An article in Politico contained the quote, “The race for the White House is over,” said Sarah Isgur-Flores, the deputy campaign manager for former GOP candidate Carly Fiorina. “Now, it’s just a question of the collateral damage.” Of course, the statement is nonsense and smacks of sour grapes.
The article goes on to summarize the parade of horribles that Trump faces today: Clinton has a 5.5 percentage vote lead; more than sixty percent of voters view him unfavorably; Clinton has a 20 percent edge with women; and the desertion of Republicans such as Speaker Ryan.
But the “parade of horribles” the article refers to may be a fallacy: It does not necessarily follow that Trump will lose the election because of this alleged decline in female supporter numbers, prompted in part, by recent complaints of multiple women accusing him of sexual assault or abuse.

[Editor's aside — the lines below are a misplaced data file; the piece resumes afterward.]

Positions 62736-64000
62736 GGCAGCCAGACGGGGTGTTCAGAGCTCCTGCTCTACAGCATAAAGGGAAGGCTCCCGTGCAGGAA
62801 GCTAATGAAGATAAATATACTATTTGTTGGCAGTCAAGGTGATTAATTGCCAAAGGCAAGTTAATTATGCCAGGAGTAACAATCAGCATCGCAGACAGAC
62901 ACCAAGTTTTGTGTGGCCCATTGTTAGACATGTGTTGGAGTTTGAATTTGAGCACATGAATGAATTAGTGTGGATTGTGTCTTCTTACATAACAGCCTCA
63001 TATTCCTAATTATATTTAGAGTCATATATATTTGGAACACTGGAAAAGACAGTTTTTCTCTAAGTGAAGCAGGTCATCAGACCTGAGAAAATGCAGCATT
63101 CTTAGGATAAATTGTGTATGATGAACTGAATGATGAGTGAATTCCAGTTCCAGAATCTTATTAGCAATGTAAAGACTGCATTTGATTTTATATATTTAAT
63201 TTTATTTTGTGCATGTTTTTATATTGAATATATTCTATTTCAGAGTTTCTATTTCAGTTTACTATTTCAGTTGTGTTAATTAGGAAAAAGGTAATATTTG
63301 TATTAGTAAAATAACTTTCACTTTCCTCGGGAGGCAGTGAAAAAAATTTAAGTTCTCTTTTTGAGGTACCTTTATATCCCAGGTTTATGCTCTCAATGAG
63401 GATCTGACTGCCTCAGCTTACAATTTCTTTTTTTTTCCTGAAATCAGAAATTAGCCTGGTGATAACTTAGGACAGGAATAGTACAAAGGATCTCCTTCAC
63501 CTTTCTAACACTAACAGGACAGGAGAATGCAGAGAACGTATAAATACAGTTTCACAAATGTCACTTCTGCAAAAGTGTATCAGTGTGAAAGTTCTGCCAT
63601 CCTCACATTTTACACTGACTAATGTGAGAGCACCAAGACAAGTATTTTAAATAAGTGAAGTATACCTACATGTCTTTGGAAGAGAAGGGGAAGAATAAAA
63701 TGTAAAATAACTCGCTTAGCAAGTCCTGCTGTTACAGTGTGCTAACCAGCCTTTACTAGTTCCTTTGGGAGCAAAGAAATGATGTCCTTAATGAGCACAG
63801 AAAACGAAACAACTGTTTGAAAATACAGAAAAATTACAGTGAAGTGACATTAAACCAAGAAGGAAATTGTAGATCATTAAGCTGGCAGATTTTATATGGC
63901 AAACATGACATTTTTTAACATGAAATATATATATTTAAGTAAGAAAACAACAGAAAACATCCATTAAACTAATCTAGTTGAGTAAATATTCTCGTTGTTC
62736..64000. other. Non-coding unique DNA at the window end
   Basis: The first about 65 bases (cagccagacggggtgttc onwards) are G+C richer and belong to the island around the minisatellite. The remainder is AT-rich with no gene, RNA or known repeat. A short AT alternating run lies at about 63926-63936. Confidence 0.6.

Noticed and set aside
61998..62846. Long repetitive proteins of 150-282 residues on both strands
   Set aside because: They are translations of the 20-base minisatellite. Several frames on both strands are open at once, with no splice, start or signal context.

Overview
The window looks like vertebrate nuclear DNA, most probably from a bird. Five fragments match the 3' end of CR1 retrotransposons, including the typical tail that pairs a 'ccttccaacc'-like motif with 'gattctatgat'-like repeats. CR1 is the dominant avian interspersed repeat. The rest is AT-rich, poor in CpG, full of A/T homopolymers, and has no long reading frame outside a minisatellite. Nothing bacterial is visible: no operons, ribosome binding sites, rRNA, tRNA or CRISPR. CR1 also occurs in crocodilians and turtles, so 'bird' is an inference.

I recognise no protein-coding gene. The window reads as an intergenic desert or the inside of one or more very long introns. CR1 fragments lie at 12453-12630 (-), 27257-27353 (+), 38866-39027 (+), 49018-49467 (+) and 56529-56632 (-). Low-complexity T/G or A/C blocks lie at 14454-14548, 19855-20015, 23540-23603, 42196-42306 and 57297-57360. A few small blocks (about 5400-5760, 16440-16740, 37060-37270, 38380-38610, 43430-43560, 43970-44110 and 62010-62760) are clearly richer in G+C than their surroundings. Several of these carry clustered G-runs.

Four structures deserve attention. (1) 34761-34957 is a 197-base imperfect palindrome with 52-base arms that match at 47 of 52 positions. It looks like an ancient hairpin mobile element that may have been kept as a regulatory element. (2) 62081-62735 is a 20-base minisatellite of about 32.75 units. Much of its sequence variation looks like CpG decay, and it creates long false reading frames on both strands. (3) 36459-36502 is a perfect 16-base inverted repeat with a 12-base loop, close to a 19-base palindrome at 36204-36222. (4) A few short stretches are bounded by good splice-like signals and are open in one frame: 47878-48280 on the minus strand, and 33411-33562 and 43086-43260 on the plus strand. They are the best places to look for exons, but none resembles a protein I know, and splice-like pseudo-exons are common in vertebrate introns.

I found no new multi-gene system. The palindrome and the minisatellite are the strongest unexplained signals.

The figures show that women are equally divided on the question whether Trump’s alleged abuse and treatment of women is a dispositive factor where their votes are concerned (Polls put the percentages at 50/50). But these numbers are skewed because the women surveyed were not first screened for biases either for or against the two candidates. Moreover, the perceived “horrible” aspect of Trump’s behavior is more likely to relate to a temporary emotional appeal that will not overcome Hillary Clinton’s hard-wired neurological incapacity, to tell the truth. The number of women who will vote for Trump in November is likely to increase given the longevity of Clinton’s dishonesty.